Soil sampling key in controlling phosphorus loss

By Matt Reese

Improving water quality starts with getting an accurate soil sample. This is a crucial step in avoiding costly over application of phosphorus and environmental challenges in the coming years. This was an important part of the discussion surrounding the improvement of water quality in Lake Erie at the Soil and Water Conservation Society this week at the Ohio Department of Agriculture.

“If phosphorus is surface applied, chances are that phosphorus levels are much higher than indicated in an 8-inch soil sample,” said Kevin Elder, with the Ohio Department of Agriculture. “The surface may test very differently than the typical 8-inch sample. When you’re soil sampling, you should do a surface test too.”

Having the proper information is vital for the implementation of the 4R Nutrient Stewardship Program that will be increasingly important for farmers in the future. Elder outlined the 4R concept that promotes using the right fertilizer source, at the right rate, at the right time, with the right placement. Recent studies indicate that the timing of fertilizer application, and how well it is incorporated into the soil layer, significantly reduces dissolved phosphorus runoff. Specific farm level recommendations include:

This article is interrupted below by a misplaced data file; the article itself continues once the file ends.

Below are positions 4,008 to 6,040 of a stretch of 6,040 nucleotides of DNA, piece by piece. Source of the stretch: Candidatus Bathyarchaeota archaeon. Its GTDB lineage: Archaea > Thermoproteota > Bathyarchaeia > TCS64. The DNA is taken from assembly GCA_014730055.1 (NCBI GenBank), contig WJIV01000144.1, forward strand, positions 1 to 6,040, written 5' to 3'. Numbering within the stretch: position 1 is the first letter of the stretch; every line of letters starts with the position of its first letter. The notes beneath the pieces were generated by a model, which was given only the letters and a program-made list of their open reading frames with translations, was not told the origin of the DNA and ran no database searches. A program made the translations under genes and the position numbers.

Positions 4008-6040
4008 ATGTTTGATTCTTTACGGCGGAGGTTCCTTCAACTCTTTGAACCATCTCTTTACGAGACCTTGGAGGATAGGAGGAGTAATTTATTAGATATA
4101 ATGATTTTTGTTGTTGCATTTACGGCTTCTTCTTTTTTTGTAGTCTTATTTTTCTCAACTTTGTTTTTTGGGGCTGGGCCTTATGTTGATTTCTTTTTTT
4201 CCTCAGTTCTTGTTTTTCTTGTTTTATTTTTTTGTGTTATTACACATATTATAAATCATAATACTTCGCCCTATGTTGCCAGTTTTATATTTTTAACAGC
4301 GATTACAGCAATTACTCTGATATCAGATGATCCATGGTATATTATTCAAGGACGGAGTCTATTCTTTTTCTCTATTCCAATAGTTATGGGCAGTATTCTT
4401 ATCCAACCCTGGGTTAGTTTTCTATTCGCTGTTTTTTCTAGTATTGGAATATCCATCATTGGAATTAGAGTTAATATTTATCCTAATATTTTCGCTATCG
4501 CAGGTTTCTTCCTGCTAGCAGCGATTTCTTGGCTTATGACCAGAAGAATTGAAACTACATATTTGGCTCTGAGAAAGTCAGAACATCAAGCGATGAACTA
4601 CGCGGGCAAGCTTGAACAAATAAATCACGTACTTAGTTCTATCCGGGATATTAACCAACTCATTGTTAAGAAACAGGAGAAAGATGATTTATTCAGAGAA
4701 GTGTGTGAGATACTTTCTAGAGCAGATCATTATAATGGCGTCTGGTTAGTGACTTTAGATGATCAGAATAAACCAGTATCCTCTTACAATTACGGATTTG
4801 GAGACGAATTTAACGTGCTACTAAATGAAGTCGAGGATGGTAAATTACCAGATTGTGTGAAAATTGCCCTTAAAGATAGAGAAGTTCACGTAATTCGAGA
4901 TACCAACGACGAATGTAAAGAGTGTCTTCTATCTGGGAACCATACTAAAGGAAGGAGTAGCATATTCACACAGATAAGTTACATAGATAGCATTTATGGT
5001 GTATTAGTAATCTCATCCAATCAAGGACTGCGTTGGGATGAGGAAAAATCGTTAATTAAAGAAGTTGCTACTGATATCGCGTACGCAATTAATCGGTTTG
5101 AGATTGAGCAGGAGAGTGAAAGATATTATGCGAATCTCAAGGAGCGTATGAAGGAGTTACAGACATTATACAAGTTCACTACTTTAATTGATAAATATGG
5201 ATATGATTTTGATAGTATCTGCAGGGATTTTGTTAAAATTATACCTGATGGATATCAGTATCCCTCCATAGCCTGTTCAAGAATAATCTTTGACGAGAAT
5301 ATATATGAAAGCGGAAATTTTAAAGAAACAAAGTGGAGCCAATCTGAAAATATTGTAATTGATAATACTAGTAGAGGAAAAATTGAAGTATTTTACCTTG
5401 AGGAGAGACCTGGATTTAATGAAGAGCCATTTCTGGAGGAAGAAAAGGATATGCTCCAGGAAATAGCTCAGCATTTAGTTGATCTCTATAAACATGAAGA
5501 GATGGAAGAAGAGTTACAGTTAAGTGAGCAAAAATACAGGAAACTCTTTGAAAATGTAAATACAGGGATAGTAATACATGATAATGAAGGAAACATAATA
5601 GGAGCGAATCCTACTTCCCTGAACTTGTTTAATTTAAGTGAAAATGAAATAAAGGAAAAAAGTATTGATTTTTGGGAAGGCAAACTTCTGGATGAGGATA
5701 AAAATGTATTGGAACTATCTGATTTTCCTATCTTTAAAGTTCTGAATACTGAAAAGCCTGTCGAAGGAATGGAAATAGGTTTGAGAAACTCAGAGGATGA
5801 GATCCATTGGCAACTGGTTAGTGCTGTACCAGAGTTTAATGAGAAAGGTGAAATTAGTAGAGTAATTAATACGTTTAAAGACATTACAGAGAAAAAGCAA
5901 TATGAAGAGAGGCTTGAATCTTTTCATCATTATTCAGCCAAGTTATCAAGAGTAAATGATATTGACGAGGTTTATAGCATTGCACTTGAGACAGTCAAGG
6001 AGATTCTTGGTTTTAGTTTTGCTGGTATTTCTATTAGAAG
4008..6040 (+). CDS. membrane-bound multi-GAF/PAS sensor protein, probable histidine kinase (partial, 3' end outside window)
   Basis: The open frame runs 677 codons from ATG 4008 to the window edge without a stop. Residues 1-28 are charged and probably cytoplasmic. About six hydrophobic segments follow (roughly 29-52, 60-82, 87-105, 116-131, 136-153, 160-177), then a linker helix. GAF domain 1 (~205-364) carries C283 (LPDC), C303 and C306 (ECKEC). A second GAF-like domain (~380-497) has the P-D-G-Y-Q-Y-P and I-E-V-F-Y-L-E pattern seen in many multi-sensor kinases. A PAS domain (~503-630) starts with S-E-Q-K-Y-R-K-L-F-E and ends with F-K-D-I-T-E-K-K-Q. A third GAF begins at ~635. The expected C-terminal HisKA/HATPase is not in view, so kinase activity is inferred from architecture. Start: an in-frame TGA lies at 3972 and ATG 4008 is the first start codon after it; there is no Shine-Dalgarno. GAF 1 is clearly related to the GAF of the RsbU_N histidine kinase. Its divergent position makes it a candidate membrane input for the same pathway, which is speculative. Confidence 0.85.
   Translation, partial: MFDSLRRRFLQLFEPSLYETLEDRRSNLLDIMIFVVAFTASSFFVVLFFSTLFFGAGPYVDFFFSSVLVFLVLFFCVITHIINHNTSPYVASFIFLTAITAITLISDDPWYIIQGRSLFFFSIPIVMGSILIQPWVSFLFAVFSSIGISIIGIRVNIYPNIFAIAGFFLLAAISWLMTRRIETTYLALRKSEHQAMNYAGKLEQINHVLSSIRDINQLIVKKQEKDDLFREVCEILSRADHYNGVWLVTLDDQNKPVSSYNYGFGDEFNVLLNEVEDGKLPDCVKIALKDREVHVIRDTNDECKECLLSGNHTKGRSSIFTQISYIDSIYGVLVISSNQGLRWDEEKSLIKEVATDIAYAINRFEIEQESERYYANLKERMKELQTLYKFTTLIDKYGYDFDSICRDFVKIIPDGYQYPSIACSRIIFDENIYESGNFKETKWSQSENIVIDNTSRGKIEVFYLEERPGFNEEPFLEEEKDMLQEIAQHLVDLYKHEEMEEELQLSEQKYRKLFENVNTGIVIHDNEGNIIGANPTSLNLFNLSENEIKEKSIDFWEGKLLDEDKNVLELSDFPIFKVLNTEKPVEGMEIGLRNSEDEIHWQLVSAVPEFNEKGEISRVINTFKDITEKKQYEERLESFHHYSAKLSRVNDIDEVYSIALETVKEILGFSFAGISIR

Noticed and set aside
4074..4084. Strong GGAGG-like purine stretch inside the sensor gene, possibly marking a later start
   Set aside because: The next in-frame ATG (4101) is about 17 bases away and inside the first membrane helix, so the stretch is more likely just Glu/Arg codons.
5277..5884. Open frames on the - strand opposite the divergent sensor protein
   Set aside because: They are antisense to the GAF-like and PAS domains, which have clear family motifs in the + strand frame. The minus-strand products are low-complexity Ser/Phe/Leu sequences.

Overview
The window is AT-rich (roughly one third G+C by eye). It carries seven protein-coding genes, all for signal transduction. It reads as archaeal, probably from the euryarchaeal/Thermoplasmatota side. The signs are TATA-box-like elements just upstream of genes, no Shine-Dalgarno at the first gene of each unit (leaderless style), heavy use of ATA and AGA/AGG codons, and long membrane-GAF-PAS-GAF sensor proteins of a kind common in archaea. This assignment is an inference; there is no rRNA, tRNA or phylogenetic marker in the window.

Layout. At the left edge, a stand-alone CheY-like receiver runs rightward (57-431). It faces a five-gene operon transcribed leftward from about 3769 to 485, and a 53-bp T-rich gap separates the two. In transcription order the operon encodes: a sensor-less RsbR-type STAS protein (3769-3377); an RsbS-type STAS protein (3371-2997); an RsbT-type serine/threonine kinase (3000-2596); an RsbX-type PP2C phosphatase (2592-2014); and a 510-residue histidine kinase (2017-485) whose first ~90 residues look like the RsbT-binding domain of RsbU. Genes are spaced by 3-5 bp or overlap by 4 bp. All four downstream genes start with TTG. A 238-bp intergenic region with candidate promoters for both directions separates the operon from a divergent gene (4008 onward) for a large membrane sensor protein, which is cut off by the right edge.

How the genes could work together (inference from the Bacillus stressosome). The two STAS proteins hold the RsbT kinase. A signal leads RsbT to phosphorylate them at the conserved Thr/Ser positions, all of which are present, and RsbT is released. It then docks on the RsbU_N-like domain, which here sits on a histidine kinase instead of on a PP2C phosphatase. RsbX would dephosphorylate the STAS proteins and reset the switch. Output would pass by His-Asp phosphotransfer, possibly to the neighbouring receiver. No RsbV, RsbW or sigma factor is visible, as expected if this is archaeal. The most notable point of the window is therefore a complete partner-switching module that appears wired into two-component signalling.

• Take frequent soil tests and follow soil fertilization rates based on OSU guidelines;

• No spreading of fertilizer on frozen or snow covered ground;

• Maintain good fertilization records;

• As much as possible incorporate fertilizer into the soil layer.

“There are a lot of questions yet, but there are some things we do know,” Elder said. “We do know that farmers met the phosphorus goals set in the 70s, but now the issues have changed from sediment to dissolved phosphorus. We know that no-till and minimum-till may not sufficiently mix nutrients in soil. We know that the phosphorus our corn and soybeans use is the same phosphorus that gets in the Lake and grows algae. We know we need to soil test and apply only what is needed keep levels below 50 parts per million, and we know we need more research on dissolved phosphorus.”

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